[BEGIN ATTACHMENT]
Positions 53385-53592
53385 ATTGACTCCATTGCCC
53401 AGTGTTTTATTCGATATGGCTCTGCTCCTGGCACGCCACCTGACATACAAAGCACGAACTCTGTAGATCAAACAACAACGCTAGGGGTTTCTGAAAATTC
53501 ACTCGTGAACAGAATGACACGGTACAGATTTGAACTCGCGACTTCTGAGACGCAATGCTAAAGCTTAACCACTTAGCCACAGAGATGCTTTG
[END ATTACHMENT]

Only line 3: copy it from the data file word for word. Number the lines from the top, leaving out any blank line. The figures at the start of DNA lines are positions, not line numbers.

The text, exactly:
53401 AGTGTTTTATTCGATATGGCTCTGCTCCTGGCACGCCACCTGACATACAAAGCACGAACTCTGTAGATCAAACAACAACGCTAGGGGTTTCTGAAAATTC